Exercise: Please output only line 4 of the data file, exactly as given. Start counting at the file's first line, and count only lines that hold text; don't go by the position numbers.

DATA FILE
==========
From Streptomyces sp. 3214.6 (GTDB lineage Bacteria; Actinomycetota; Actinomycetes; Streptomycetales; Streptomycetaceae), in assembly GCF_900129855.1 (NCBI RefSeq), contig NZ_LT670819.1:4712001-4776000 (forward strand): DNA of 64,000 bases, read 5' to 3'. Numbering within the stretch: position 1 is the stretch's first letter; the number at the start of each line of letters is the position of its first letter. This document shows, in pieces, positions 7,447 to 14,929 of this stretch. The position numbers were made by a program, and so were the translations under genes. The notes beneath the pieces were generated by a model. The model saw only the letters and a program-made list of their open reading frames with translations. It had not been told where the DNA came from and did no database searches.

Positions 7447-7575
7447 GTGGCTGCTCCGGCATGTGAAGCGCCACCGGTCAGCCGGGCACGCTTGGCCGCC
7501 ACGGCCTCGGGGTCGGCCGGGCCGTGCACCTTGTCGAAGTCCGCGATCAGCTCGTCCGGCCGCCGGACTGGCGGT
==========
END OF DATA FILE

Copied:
7501 ACGGCCTCGGGGTCGGCCGGGCCGTGCACCTTGTCGAAGTCCGCGATCAGCTCGTCCGGCCGCCGGACTGGCGGT